Here is the result : http://playatortuga.blogspot.com/
Speculators always have been a part of the scenario in the area since the early years it’s no secret and it is surprising to see the end-users who want to build in Ojochal and area are not doing it at an alarming rate. Probably fault of finding contractors to do the job. We have heard it all again and again, when the road to Quepos-Dominical is paved, this will truly be the Costanera Oro. Yes, it will be but the topography of the area means building is in the background in the mountains. You visited a lot of developments in the area and it is a trek in a 4×4 to reach them. Crossing rivers in the rainy season is not fun at night and driving up muddy steep hills is more than an adventure most people want to take on. I’ve seen people at Exotica pack up their dinners as take-out because the thunder and rains were on the brink of a torrential downpour and just maybe, the river would be hazardous to cross in the next 20 minutes or so.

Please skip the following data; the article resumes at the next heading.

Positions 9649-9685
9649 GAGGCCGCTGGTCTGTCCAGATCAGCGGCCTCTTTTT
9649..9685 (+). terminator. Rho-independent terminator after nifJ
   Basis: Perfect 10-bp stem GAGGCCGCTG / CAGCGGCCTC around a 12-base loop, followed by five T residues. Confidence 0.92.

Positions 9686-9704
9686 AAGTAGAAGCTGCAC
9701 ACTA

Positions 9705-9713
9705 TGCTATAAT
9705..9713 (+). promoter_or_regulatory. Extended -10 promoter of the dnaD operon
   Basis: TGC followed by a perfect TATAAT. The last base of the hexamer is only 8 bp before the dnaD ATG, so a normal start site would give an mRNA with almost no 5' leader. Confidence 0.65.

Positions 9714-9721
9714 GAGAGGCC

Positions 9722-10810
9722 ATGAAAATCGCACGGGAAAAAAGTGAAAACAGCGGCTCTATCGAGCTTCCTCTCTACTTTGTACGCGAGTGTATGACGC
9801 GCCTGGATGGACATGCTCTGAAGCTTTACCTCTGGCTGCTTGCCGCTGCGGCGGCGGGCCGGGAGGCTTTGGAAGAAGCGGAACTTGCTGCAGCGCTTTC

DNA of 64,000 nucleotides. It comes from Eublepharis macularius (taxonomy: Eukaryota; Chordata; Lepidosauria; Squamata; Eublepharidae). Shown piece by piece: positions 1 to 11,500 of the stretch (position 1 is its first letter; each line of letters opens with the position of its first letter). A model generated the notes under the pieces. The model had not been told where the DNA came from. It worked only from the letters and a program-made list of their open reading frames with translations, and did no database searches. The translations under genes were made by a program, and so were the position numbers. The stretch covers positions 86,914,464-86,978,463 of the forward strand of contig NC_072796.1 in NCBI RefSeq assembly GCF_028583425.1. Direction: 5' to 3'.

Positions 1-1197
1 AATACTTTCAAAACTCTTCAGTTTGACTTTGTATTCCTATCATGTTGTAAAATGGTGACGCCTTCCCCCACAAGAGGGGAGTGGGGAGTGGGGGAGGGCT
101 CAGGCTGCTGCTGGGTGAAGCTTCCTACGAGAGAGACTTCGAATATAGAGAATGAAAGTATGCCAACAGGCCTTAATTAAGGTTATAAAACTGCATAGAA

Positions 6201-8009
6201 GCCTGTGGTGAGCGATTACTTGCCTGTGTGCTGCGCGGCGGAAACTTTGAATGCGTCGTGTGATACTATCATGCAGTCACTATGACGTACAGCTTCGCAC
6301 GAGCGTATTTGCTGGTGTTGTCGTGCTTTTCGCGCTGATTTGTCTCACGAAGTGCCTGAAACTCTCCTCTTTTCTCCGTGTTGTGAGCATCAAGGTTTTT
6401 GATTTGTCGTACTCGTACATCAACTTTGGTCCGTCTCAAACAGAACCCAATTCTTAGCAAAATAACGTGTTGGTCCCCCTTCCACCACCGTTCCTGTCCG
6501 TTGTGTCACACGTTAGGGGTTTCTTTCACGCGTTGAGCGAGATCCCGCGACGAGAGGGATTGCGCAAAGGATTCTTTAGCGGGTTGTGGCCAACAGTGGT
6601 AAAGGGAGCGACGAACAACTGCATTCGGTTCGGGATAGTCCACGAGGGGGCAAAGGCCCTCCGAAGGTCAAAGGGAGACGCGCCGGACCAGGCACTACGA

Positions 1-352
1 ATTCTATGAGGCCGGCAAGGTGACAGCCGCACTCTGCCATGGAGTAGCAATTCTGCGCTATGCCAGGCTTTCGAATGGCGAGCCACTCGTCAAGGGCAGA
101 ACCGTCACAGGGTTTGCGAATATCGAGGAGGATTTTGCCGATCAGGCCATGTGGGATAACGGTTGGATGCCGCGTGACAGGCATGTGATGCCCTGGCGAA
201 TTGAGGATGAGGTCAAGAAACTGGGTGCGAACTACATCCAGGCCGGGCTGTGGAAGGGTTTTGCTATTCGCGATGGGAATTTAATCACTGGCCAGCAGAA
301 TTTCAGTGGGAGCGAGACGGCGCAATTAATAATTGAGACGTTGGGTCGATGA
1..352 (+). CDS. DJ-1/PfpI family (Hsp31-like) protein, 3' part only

The Ballena Marine Reserve makes it impossible to repeat errors as in Tamarindo and other Pacific locations. The area is spectacular with a coastline of where the mountains meet the sea and the only place to build is high-up. Also, it is the only available place to buy. There are no lots to buy in Ojochal even though everything is for sale, houses yes, but even at the prices on the market, they sell and sell and sell.
Europeans are buying at a dizzy rate and find the market inexpensive in regards to their country. Last year, on Calle Papagayo where I invested, 3 neighbouring properties with houses were sold to the same family and purchased by the 80+ matriarch of the family as a family compound. She invested approximately close to a million US in buying and probably will invest more in chages and landscaping and whatever her heart desires. Old money from Europe I guess where probably she couldn’t buy a tenth of what she bought in Costa.
They are all living in Ojochal now with adjacent huge lots with no intention of dividing the property into small 2000m lots.
Throw it to the wind and invest for your client, it is still in the early stages and is undoubtedly one of Costa Rica’s best kept secret!